New graphics drivers usually mean better performance and improved stability, but not always. If you've hit an issue following a recent update, you'll want to roll back your drivers to ensure your PC is back in working condition again.
You don't even need to download any kind of applications, although if you really want to clear out the old/new drivers and replace them with another, there are third-party driver cleaners that do an excellent job.
How to rollback Nvidia drivers with Device Manager
Nvidia's GeForce Experience might make it easy to update your GPU drivers and to reinstall them, but it doesn't have any kind of way to roll them back to a previous version. For that, we can use Windows 10 and 11's Device Manager.
Step 1: Use Windows search to look for Device Manager and select the corresponding result.
Step 2: Look for the icon called Display Adapters in the list of components and select the arrow next to it, or double-click it. It should then show your graphics card or chip in the drop-down.
Step 3: Right-click or tap and hold on the GPU, and select Properties.
Step 4: Select the Driver tab at the top of the new Window that opens.
Step 5: Select Roll Back Driver.
Step 6: Choose a reason why you are rolling back, and select Yes. Then wait for the rollback to complete.
Note: Your screen may turn black once or twice during the process. Just wait a minute or so and you should see your driver date and driver version change to the previous driver you installed.
How to roll back your Nvidia drivers with DDU
If you're upgrading your graphics cards — especially if you're switching to a different brand of GPU — or if you just want to really make sure there is nothing of the old driver remaining, you need to use an application called Display Driver Uninstaller (DDU).
Step 1: Download DDU from the official website and extract the archive download to a new folder.
Step 2: Optional: The official instructions for DDU suggest you reboot into Safe Mode before continuing. You don't technically have to, but you probably should. Here's how to boot in safe mode in Windows 11, and how to boot to safe mode in Windows 10.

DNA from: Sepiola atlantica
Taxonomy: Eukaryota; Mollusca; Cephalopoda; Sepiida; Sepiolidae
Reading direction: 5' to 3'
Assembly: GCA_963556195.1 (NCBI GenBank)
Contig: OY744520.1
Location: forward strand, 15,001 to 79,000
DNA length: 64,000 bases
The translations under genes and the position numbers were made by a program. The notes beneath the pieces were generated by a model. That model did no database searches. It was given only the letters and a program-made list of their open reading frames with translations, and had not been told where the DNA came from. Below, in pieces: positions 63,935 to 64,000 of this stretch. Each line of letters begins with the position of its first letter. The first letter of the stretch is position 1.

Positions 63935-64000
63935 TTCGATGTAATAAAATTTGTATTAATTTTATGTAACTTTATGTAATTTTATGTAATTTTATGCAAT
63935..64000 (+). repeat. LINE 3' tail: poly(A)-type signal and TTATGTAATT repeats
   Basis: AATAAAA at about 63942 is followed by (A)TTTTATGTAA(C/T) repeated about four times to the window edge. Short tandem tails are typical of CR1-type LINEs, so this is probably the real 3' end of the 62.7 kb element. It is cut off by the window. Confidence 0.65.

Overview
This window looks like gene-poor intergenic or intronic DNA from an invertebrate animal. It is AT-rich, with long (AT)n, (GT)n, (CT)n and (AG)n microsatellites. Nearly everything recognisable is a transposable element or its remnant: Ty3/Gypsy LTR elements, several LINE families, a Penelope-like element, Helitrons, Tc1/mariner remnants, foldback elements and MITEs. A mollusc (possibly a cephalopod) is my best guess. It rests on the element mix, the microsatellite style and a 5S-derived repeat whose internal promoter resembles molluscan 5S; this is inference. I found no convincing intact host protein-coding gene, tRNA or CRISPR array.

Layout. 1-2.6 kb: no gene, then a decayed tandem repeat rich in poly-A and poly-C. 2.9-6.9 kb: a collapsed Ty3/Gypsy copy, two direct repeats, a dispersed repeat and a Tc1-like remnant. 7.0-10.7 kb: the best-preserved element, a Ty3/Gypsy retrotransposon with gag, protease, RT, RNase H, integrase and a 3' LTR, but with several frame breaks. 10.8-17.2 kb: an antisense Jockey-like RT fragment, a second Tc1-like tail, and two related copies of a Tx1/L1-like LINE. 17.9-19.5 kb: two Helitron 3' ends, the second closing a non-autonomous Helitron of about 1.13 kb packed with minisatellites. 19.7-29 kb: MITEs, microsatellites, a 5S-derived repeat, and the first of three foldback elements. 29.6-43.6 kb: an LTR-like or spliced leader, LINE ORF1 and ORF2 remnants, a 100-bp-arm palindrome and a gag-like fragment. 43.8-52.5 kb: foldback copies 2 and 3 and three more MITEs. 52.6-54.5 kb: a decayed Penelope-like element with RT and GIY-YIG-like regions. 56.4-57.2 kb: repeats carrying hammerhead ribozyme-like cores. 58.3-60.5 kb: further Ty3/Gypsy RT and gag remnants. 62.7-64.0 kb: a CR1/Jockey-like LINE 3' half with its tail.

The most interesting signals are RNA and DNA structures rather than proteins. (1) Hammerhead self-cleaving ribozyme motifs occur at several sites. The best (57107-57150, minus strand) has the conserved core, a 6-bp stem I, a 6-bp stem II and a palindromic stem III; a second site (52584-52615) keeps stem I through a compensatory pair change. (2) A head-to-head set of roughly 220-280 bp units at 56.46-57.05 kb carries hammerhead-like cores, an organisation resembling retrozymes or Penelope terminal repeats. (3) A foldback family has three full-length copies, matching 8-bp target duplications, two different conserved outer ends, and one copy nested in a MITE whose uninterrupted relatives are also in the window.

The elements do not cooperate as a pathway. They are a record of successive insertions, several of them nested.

Step 3: Run the DDU application. If Windows tries to tell you it's unsafe, proceed to run it anyway. If you're concerned, run an antivirus scan on the .exe file beforehand.
Step 4: Close the options menu when it appears. The default settings are fine.
Step 5: Select the drop-down menu on the right that reads "-Select device type-" and choose Nvidia.
Step 6: From the options in the top-left, select Clean and restart.
Step 7: Let DDU run to complete the uninstall (you can follow along with its log) and when given the chance, allow, or encourage the system to reboot by making any relevant on-screen selections.
Step 8: When Windows starts back up again, open your favorite web browser and download the Nvidia drivers you want to roll back to from the official website. Then install them like you would any other driver.
Now that you have your drivers updated how you want them, why don't you check out our guide to the best Nvidia Control Panel settings to maximize your GPU performance.
- I put the RTX 4060 Ti up against the RX 6700 XT — and there’s a surprising winner
- Nvidia is now worth almost as much as Amazon, and that puts gamers in a tough spot
- Nvidia’s supercomputer may bring on a new era of ChatGPT
- Why the Nvidia RTX 4060 Ti simply isn’t enough for 2023
- Literally no one wants to buy Nvidia’s RTX 4060 Ti